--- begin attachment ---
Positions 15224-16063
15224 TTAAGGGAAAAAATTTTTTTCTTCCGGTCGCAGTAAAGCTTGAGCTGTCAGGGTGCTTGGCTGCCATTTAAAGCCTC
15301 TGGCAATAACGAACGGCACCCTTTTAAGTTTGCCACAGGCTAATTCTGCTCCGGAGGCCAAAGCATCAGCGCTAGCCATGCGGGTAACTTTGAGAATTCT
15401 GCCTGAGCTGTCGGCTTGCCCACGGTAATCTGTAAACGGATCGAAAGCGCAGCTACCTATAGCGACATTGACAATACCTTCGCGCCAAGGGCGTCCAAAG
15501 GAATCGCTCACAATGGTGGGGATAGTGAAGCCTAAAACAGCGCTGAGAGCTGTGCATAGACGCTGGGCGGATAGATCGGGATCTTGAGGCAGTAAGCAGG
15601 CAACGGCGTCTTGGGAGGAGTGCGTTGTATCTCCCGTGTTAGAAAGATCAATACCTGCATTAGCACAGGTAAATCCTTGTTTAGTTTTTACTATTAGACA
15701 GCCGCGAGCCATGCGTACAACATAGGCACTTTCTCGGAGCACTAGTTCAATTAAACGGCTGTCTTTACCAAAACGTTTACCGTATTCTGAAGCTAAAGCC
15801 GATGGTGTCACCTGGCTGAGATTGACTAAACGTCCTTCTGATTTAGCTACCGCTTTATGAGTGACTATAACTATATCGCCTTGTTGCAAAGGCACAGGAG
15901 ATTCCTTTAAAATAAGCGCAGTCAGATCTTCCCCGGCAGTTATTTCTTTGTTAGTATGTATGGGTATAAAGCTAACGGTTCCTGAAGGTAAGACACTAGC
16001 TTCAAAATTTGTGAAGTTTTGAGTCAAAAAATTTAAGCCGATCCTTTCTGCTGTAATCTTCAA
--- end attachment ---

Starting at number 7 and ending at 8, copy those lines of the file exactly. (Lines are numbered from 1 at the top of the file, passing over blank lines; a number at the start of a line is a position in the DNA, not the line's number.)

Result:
15701 GCCGCGAGCCATGCGTACAACATAGGCACTTTCTCGGAGCACTAGTTCAATTAAACGGCTGTCTTTACCAAAACGTTTACCGTATTCTGAAGCTAAAGCC
15801 GATGGTGTCACCTGGCTGAGATTGACTAAACGTCCTTCTGATTTAGCTACCGCTTTATGAGTGACTATAACTATATCGCCTTGTTGCAAAGGCACAGGAG